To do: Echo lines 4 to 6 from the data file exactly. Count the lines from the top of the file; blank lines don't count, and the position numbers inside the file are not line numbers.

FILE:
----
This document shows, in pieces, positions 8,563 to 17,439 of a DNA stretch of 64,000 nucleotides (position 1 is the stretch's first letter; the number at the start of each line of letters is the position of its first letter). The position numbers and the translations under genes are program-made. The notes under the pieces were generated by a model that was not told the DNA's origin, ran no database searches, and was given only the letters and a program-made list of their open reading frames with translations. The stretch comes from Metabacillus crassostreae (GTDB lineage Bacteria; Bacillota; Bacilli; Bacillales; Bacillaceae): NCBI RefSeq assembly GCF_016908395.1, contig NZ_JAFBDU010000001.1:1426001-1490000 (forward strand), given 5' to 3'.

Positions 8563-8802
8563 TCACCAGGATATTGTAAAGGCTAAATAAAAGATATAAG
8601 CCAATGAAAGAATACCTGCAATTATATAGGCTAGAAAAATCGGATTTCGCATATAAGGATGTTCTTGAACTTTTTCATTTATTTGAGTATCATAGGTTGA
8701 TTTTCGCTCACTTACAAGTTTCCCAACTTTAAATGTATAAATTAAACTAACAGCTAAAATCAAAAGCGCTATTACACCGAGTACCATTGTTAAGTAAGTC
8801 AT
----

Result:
8601 CCAATGAAAGAATACCTGCAATTATATAGGCTAGAAAAATCGGATTTCGCATATAAGGATGTTCTTGAACTTTTTCATTTATTTGAGTATCATAGGTTGA
8701 TTTTCGCTCACTTACAAGTTTCCCAACTTTAAATGTATAAATTAAACTAACAGCTAAAATCAAAAGCGCTATTACACCGAGTACCATTGTTAAGTAAGTC
8801 AT